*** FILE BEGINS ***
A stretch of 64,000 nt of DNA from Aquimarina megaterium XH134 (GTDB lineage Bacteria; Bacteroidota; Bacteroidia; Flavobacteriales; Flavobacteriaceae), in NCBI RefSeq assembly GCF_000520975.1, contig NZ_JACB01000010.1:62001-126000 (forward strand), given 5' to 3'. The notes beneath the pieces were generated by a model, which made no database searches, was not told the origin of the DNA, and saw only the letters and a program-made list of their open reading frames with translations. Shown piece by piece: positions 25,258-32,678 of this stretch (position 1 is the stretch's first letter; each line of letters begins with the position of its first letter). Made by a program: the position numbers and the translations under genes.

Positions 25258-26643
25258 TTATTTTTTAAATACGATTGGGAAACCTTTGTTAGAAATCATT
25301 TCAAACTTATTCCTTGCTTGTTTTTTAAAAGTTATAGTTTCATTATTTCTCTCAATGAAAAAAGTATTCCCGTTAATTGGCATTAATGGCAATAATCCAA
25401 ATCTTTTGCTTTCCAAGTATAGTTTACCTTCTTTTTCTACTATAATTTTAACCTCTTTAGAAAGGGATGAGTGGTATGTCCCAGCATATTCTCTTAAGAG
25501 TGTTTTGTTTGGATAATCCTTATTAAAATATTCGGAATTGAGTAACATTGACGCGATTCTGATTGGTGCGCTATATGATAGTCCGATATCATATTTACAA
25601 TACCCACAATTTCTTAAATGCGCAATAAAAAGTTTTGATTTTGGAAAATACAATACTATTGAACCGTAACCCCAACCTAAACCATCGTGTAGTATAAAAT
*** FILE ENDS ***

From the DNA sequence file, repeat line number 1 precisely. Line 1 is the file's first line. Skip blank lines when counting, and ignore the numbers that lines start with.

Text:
A stretch of 64,000 nt of DNA from Aquimarina megaterium XH134 (GTDB lineage Bacteria; Bacteroidota; Bacteroidia; Flavobacteriales; Flavobacteriaceae), in NCBI RefSeq assembly GCF_000520975.1, contig NZ_JACB01000010.1:62001-126000 (forward strand), given 5' to 3'. The notes beneath the pieces were generated by a model, which made no database searches, was not told the origin of the DNA, and saw only the letters and a program-made list of their open reading frames with translations. Shown piece by piece: positions 25,258-32,678 of this stretch (position 1 is the stretch's first letter; each line of letters begins with the position of its first letter). Made by a program: the position numbers and the translations under genes.